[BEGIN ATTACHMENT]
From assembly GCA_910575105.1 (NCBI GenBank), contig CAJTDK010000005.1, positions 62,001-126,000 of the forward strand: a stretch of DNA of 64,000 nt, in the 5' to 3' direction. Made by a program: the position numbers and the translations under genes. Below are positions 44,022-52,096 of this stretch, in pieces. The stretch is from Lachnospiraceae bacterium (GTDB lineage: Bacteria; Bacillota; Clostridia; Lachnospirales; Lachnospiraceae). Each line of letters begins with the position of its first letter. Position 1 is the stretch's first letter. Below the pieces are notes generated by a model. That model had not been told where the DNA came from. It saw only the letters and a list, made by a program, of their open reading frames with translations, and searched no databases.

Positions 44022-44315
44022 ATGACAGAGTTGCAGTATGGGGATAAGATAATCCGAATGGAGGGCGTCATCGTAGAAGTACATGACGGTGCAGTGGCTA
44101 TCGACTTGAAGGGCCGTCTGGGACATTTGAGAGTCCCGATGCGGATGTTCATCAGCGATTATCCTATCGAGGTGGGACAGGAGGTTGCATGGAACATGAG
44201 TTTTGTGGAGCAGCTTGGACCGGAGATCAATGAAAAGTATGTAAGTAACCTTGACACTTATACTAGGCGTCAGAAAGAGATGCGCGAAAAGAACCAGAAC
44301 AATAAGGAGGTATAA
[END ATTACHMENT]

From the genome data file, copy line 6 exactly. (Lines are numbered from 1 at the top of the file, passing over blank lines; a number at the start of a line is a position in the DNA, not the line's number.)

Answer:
44301 AATAAGGAGGTATAA